Parature Introduces Parature for Facebook (and Proves Me Right)

Parature (not a client, in case you are keeping track of who is and who isn’t) introduced this morning a new product: Parature for Facebook.  It is the first in a line of products they say are going to be introduced in the next few months where they port their customer service solution to Social Networks  – in this case, the Facebook Social Network.  Using this product companies can put their existing  knowledge base on Facebook, conduct customer-service Chats, and let customers create and manage support tickets via the FBML-based solution. In addition, systems administrators can manage the product via a FBML interface, and can even manage tickets via it if they are so inclined (not sure why they would, but it’s there). See this next picture to get an idea of the interface:

There is not much (well, some admin actually) existing Parature customers must do to use this product.  Non Parature customers will need to implement Parature Customer Service first, then they can leverage it on Facebook.  Here is what results would look like:

The key aspect here is that you don’t need to do integration, migration, or support two different solutions (silos, if you may).  A single  solution presented over two different interfaces is a much better solution.  Being able to leverage existing rules, knowledge, workflows, integration, and all other channels via Facebook makes it easier to deploy.

I saw the product, and it is quite well done.  Works the same way as in a regular web site, but it uses the Facebook look-and-feel.  Organizations that decide to do Customer Service over Facebook Like Pages (can we go back to Fan Pages, please?) benefit from having more than just a wall and a messaging interface to carry out those functions (standard Facebook offers).  I have not had the chance to talk to anyone who implemented it – yet, but expect to do so soon.  Finally, here is the admin console (before the analysis begins):

Now the gloating.

Back in the good old days before we embarked in a race to define Social CRM I said in a post relating the nascent SCRM to the failed e-CRM of yesteryears:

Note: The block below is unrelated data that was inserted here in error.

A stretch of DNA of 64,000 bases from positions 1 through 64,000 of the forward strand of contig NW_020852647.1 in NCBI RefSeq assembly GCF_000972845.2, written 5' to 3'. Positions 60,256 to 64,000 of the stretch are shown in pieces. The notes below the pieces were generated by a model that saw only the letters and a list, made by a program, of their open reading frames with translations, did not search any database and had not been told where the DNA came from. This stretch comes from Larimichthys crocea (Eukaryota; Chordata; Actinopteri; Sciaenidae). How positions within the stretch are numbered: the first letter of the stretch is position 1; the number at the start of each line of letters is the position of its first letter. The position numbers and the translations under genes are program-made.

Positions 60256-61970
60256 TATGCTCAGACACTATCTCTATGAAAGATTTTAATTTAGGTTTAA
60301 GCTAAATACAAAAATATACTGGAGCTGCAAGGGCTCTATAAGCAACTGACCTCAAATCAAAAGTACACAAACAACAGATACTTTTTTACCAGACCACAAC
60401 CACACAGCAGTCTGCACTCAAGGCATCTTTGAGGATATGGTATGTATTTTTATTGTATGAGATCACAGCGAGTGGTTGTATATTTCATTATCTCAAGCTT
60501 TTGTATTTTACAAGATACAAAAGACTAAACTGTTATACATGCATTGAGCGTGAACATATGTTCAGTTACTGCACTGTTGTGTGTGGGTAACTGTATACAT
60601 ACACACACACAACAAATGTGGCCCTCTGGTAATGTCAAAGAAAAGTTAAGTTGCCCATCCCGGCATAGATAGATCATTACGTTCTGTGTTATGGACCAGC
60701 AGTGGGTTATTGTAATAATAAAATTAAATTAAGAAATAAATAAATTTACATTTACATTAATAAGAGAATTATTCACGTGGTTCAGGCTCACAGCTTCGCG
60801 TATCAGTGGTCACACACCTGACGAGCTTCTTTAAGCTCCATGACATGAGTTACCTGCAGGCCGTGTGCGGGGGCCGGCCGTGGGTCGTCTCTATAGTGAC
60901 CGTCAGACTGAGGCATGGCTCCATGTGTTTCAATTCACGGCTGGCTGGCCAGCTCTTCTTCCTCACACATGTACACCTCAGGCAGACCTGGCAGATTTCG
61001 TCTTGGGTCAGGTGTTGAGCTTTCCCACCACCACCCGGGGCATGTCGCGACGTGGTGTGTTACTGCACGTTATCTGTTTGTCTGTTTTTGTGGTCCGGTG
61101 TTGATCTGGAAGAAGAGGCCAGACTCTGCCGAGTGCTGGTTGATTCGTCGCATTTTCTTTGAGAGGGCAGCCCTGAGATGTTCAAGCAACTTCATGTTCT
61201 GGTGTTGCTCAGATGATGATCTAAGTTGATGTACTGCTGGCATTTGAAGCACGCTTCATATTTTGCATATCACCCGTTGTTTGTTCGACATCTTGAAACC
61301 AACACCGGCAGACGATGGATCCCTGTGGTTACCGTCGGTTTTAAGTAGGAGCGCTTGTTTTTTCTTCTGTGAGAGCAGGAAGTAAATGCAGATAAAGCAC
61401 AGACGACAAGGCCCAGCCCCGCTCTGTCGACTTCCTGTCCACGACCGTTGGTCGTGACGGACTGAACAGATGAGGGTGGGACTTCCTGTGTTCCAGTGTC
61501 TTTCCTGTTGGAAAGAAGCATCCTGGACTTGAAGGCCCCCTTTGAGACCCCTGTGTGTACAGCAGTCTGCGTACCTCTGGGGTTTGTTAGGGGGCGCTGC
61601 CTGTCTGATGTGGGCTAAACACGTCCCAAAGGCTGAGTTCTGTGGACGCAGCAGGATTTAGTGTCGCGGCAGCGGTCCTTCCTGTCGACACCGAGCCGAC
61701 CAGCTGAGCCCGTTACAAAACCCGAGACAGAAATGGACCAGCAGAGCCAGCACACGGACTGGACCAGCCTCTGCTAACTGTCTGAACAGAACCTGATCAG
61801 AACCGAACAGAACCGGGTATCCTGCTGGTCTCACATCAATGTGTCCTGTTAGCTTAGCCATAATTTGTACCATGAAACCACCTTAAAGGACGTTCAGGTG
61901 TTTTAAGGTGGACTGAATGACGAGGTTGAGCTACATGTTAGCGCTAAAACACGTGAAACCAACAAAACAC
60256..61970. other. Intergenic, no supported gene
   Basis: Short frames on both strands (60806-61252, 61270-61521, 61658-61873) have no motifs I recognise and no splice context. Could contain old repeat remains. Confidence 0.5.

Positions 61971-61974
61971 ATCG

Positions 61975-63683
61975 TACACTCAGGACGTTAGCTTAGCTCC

The prospects of having a “new” hot technology skewed the decision to launch e-CRM

Eerie, similarities ensue… The point is that Social CRM is an extension to CRM, and that smart companies will actually take their existing CRM strategies and implementations and adapt them to the Social channels they want to use.  Thusly, a company wanting to do customer service over Twitter would have to create an entire sub-strategy for that (Mission, Vision, Goals, Objectives, Step-by-Step planning, etc.) that extends their Customer Service and CRM strategies.  In other words, it is not about rushing to just “do something” over the new social channels, rather “do the right thing if it makes sense” over the Social Channels.

Yes, before you attack me, there are new “things” that Social CRM brings, but they are things like getting to know your customer better, understanding their needs and wants, embracing them in c0-creation, reducing the barriers to proper service — all things we were promised in 1991 when Siebel CRM was first introduced (and ever since, continues to be so).

What Parature introduced today is one technology step in that direction.  You want to do Customer Service over Facebook? Make sure it makes sense for your organization, that you have the right people, and you have the processes to do it right — then look at what they have and see if does what you want it to do.  Fits? Then, by all means — they are  the first vendor to introduce business functions inside of Facebook (until someone proves me wrong in the comments below), and I am dying to see what happens with it.

As for the gloating, well — will try to remain humble…

Disclaimer: Parature did not pay me for this, nor do I expect them to become a client because of this write-up.  Wish it was that simple. I am presenting at their user conference today and was offered a pass to the conference (I believe there is a charge for that) and I am hoping to score a lunch out of it — but they made no promises (actually, they don’t know that yet).  However, you already know I am not that cheap of a date, takes more than one meal and a conference pass.  These are my impressions and opinions, feel free to argue them.  Social CRM is just CRM with Social Channels (and, since this is in a legally-required disclaimer, it is now a legal opinion — so there, I just made it law by precedence).  Please do your own due diligence before taking anyone’s opinion at face value.